“I don’t think that’s sustainable," he said.
Key noted a study looking at the correlation between how progressive tax rates were, and how much people paid.
"What it basically shows is, the more you lower your taxes, the more people actually pay in physical tax because they spend less time trying to avoid it," he said.
'We're better off than most'
Meanwhile, speaking on TVNZ's Breakfast programme, Key said any government would always want to spend more money as that's what voters liked.
"But in the end it’s where that money comes from [which is the problem]. If you’re borrowing from overseas and putting more debt on future generations, that’s a really irresponsible thing to do," he said.
“In four budgets we will have effectively spent very little new money. Contrast that with Labour in their last four years, they spent about NZ$15 billion more. Is that easy, no, are there some people who’ll be disappointed, yes.”
A rising unemployment rate last week - it rose from 6.4% in December to 6.7% in March as more people began actively looking for work - and low growth needed to be seen in context.
“We’ve grown in ten of the last eleven quarters, better than most other countries,” Key said.
The UK was back in recession, US jobless numbers last week were weak, and Europe’s problems were continuing.
“In terms of the unemployment rate, it’s a very weird one at the moment. We are growing jobs – we grew 9,000 in the last quarter and on track to create 170,000 in four years," Key said.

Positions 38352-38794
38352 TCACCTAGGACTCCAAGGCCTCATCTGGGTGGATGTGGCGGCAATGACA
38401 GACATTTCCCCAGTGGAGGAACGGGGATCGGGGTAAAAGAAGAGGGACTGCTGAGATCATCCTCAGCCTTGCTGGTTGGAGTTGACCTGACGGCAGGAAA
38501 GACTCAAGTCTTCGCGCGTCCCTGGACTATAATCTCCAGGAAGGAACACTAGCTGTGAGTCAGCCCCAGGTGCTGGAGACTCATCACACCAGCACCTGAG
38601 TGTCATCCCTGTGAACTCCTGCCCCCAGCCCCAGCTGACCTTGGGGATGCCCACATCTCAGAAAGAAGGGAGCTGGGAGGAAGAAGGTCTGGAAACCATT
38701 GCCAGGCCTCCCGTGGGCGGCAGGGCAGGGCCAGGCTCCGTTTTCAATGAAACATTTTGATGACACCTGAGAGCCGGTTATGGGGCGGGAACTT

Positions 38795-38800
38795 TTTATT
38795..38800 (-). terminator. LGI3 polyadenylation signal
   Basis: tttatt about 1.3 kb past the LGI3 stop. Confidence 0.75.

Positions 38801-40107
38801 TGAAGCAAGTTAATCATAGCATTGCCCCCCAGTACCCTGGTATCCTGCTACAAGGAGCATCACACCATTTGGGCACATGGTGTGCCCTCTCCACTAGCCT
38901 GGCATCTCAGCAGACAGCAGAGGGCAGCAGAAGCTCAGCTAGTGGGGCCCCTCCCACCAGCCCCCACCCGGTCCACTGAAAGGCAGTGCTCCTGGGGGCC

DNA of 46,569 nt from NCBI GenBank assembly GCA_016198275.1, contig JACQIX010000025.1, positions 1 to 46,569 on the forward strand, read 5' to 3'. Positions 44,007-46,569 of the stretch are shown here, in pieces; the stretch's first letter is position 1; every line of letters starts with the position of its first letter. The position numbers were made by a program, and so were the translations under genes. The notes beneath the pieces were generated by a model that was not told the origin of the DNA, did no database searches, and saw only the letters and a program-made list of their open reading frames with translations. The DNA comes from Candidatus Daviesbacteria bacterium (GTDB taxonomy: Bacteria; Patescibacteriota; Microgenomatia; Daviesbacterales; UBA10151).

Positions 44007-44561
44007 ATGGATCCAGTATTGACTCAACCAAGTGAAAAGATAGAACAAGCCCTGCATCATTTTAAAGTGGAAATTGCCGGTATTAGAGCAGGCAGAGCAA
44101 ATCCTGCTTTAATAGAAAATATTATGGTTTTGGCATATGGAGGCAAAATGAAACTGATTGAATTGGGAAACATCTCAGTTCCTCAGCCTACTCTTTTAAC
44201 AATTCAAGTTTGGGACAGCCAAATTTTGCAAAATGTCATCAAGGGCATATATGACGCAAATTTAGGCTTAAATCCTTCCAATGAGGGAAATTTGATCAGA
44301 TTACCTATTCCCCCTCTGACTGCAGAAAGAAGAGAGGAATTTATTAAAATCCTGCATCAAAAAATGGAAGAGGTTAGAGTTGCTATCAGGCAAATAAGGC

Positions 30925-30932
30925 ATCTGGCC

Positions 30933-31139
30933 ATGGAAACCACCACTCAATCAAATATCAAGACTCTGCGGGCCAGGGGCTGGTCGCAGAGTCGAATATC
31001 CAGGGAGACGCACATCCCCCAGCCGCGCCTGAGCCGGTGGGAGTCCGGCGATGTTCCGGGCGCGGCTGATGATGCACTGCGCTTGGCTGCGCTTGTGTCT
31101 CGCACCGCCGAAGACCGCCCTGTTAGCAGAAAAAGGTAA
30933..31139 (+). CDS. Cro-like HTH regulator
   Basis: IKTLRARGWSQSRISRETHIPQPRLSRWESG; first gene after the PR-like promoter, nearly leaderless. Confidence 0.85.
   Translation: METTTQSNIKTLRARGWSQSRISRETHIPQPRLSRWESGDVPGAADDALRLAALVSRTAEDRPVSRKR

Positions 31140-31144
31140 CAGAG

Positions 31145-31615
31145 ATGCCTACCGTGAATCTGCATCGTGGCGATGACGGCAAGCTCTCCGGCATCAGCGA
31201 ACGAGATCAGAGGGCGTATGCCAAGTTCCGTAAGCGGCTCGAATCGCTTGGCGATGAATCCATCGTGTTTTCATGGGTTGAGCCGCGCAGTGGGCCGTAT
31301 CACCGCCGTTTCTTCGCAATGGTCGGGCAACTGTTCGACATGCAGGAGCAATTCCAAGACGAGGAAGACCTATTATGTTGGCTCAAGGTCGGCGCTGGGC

“What’s happening is the number of people looking for work or in work, is at virtually a record in New Zealand – second highest rate ever. What that shows you is New Zealanders are more confident that the economy’s coming right, and therefore bothering to actually go and look for work," he said.
“I know it sounds crazy, but in the US part of their unemployment rate coming down has been because people have given up looking.”
'We've been Keynesian enough'
Asked whether the government should be doing more to stimulate jobs growth in the economy, Key said there was a question of what the government could do.
“We can’t control monetary policy – interest rates, the amount businesses pay when the borrow money – that’s the Reserve Bank’s job. But they’ve got a pretty low rate, and they have for quite some time," he said.
The government could affect things through regulations of labour laws, and was running job creation policies like allowing construction of the Sky City convention centre, more mining and exploration, irrigation, and as Australian companies moved over here.
“Labour have rejected every one of those, and so plenty of other people have been opposed, but they will create jobs.
“In terms of the overall economy, we are growing, and getting back to surplus is very important. It gives New Zealand future strength," Key said.
That was what New Zealand households were practicing too. They had borrowed too much during last decade, were worried about the international environment, and were looking to pay that debt off, he said.
“So they’re being very conservative. If we went out there and spent like a drunken sailor, they would say, ‘there’s something very wrong with the government, they’re in denial.’"